Image from NYTimes Online of Julia Roberts and Armie Hammer in Hollywood’s latest adaption of Snow White, “Mirror Mirror”
I absolutely LOVE fairytales. Wether it be a book, a movie or a television show, anything relating to fairytales draws me in. As did todays article in the NYTimes entitled, “The Better to Entertain You With, My Dear” with a subhead reading, “Mirror Mirror’, ‘Grimm’ and Hollywood Love For Fairy Tales.” The article is written by Terrence Rafferty and discusses how there seems to be a influx of fairytale related films and television series that are taking over entertainment. Rafferty highlights a few such as ABC’s “Once Upon a Time” and NBC’s “Grimm” and two upcoming movies that have readapted Snow White and another called “Hansel & Gretel: Witch Hunter.” Rafferty does not use any outside sources or quotes from anyone, the article only consists of Rafferty discussing the various subplots, successes and failures of various fairytale related material in entertainment. In the article Rafferty displays some of his own personal feelings when he criticizes how fairytales don’t meant he same thing for todays generation. Because of his personal analysis, this article went from a news worthy piece because of its relevance to the current times and impact in the entertainment industry, to an issue piece. He talks about how technology has altered youth to be skeptical and how fairytales no longer represent life lessons and morals. As a huge fan of fairytales I agree with Rafferty in that fairytales no longer have the same charm and allure as they once did, but I still very much enjoy all these adaptions that bring back my favorite stories
Scene from the NBC comedy, "Community", which was featured in the NYTimes print and online version.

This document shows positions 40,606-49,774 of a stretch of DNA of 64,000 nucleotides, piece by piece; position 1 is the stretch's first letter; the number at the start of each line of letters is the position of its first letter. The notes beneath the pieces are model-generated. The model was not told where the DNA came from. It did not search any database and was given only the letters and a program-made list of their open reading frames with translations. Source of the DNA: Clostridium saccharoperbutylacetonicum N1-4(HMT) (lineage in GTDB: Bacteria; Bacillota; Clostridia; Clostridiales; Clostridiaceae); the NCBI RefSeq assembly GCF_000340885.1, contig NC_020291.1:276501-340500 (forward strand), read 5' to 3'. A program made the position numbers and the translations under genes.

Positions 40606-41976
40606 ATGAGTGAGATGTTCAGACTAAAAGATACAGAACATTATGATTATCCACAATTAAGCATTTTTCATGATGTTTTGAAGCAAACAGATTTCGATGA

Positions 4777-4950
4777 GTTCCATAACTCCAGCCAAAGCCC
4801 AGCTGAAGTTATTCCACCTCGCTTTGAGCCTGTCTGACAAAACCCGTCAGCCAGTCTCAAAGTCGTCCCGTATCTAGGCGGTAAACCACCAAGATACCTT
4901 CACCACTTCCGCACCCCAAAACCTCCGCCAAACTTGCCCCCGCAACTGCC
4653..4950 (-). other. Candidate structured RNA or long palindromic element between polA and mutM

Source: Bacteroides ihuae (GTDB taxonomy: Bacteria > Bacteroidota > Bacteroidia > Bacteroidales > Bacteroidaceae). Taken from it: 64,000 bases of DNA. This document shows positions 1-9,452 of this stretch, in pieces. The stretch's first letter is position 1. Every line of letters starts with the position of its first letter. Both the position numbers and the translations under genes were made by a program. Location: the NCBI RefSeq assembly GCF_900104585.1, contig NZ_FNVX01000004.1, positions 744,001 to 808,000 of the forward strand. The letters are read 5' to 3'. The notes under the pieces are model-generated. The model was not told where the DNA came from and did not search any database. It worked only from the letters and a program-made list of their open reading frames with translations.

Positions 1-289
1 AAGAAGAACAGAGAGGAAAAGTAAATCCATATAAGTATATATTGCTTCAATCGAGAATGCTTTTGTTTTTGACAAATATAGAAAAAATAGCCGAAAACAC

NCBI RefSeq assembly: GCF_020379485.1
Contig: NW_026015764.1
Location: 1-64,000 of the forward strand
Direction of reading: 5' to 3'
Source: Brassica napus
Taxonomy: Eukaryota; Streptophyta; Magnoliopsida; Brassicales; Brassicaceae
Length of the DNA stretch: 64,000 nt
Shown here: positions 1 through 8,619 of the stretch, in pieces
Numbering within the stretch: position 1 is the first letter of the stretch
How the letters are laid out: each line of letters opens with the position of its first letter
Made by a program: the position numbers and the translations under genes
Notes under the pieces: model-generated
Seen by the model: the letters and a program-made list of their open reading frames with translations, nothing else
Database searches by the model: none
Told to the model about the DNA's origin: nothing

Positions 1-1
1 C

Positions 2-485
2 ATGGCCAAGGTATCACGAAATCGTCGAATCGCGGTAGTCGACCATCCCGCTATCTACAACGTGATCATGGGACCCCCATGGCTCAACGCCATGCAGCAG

I was excited about reading this A&E piece in the NYTimes when I saw the main art was a scene from the NBC comedy, “Community”. I love the show. It is clever and quirky and all around just hilarious. So Bill Carter’s article, “College’s Winter Break Finally Ends” got me very excited. The article is a news worthy piece because it talks about how NBC had shelved the show for a while in December but it is now officially coming back. Carter talks about the show and its various themes and how it appeals to audiences. Then Carter goes on to discuss how the show was shelved because of ratings and how that has effected the creators and network. He uses valid sources and interviews the shows creator and various members of the cast. He also has indirect quotations from NBC networks executive vice president. Carter takes an unbias angle to this story and is just informing the audience of the reprisal of a fan favorite show. Although the article is essentially news worthy because of its timeliness and impact that it will have on network television, but Carter also turns it into a bit of an issue story by highlighting how fewer people are watching television because they can watch everything online. Carter subtly highlights how this new generation has moved on from television and growing changes in media has made it a lot easier for people to watch things online. This harms the television market because people watch their shows but they don’t get any ratings. Carter also introduces a new solution for this problem. He talks about how the creators of “Community” and NBC have now come into partnership with online sites like HULU plus. Hulu is a popularly used site to watch television shows on, so with this partnership the show will be able to track its ratings. Carter turned his linear story of a shelled show getting a second chance into an issue story of a changing media and how to tackle that issue. My favorite part of the article was the quote by show creator, Dan Harmon, on their most coveted demographic; college students”..These very smart, upwardly mobile, college-age kids just don’t watch TV anymore.”